Hi, I am fairly new

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Hi, I am fairly new

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I joined Udemy about six months ago and posted a single course at that time.  It was priced in the lowest tier but sat there with no subscriptions until I changed it to free.

Within days the subscription numbers skyrocketed.  That encouraged me to publish another free course and a paid one.  Again the latter in the lowest pricing tier.

Subscriptions for the free courses kept increasing to 1600 while nothing for the paid one.  Take it back, yesterday someone signed up for it then somehow withdrew.

I am probably coming to the conclusion that my material must be horrible and that I should give up.  I have been teaching for decades but I think I must not fit this medium and should forget about it.  Or, is it possible that this platform attracts people looking for free stuff and I might as well stick to youtube if that's the case?

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Hi Drewprof, I just looked at your courses and it's pretty clear, to me at least, why you're not getting any traction. I particularly looked at your 'Struct in C' course... if I remember correctly, I think it had 7 lectures and was a little over an hour long. Another had 5 lectures (2 were preview lectures so i'm paying for 3 lectures) and was 50 minutes long and you were asking me to pay 13.99 for it. Please don't take this the wrong way, but in my mind they are not courses, more like snippets from a course... something you would find on Youtube. IMO, I don't think you'll get people paying for that. I could be wrong, but I have bought courses in c# and c++ and they are fully blown... learn these languages courses, with 100s of lectures and solid projects to follow.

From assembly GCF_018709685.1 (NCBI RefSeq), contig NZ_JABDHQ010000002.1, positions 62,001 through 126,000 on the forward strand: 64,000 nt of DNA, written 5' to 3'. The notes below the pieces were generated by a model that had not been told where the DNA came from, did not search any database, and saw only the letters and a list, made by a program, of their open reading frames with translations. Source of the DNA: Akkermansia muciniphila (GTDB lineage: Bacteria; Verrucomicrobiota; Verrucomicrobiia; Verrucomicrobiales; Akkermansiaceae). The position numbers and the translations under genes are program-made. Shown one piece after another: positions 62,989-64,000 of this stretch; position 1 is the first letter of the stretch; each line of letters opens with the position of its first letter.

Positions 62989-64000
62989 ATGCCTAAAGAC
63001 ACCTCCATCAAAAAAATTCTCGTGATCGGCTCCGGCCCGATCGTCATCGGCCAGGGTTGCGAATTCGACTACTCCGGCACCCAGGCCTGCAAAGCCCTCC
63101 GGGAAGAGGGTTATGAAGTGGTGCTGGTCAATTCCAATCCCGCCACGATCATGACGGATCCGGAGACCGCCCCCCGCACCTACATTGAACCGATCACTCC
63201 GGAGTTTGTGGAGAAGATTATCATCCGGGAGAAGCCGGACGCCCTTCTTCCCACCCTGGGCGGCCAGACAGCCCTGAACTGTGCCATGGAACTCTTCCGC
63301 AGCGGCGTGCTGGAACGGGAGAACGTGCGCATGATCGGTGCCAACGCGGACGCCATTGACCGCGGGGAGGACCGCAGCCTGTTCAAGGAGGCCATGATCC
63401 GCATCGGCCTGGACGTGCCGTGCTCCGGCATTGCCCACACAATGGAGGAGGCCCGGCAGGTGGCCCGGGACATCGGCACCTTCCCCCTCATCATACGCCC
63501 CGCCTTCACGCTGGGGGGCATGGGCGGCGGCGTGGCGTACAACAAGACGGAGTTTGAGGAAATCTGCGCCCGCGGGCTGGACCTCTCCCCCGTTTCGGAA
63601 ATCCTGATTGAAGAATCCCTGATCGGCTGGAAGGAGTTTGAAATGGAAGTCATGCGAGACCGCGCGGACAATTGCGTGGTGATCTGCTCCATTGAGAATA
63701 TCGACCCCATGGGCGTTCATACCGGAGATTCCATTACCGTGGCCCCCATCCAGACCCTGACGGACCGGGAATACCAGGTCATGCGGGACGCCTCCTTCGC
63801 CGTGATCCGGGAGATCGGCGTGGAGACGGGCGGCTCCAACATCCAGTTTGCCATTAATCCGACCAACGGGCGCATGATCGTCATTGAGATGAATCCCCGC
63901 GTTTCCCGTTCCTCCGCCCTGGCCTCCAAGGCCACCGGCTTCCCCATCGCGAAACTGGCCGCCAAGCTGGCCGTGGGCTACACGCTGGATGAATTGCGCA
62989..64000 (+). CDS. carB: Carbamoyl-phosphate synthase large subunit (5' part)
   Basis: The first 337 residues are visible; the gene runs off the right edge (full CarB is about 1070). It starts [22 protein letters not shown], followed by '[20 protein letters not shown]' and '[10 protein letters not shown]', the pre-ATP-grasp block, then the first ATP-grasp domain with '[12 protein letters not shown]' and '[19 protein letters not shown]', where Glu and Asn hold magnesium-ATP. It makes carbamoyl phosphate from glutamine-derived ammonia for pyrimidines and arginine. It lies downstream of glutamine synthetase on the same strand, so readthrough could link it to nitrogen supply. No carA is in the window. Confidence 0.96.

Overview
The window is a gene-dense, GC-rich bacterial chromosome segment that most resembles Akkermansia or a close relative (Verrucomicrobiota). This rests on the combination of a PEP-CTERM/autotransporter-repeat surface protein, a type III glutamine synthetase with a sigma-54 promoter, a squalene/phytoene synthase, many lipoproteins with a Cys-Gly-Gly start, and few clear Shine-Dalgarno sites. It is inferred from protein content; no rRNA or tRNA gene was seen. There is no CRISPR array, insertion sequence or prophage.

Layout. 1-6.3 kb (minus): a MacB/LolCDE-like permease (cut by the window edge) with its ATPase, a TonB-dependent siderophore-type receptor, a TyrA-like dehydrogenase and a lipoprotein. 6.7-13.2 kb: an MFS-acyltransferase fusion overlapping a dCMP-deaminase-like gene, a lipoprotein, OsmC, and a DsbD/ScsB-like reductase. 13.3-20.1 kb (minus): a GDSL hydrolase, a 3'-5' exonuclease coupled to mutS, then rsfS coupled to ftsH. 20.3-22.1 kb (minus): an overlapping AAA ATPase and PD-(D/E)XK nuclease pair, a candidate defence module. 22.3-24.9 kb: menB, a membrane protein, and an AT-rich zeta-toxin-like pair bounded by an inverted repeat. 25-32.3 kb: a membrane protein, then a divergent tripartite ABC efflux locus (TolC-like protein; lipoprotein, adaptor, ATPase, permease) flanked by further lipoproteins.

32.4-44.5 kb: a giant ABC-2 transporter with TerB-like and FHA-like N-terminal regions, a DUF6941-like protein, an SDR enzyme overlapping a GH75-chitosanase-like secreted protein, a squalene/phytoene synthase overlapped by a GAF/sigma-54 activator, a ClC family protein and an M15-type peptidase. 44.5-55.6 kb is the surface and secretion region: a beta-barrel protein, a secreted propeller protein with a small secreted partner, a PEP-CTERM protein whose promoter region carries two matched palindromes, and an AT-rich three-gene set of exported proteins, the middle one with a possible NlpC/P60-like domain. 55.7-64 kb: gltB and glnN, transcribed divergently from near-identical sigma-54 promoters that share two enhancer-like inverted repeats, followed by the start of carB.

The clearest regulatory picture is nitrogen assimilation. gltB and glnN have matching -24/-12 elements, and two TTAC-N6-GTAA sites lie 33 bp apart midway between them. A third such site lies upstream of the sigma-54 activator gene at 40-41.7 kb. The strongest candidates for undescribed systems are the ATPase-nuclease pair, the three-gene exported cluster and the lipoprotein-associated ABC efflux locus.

I think you need to take a step back, have a look at your format and research how others have presented thier courses. Your style is OK, I can follow you clearly enough, although I'm sure he's cute, but I'm not sure I want to know about your cat. This type of learning can easily be done on YouTube because you're only offering a tiny fraction.

I hope you don't mind me saying all of that, but IMO, I would certainly start looking there. Also, there a ton of coding course on Udemy, and you need to stand out.

 

Hope it helps...

Kevin...

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Hi @drewprof 

 

It's pretty normal.  There are lots of students across the globe waiting to grab free courses. You will get very few students for paid courses. When students pay money , they take many factors into considerations:  your instructor profile, past courses you may have launched, number of past enrollments, reviews and feedback, and your social proof. 

As an instructor, you deliver free courses to gain traction which you have already done. Now comes the real business, talk to you existing students, engage with them, improvise your currently published course, and learn from the feedback from the students. 

Once done, launch newer courses and market them effectively.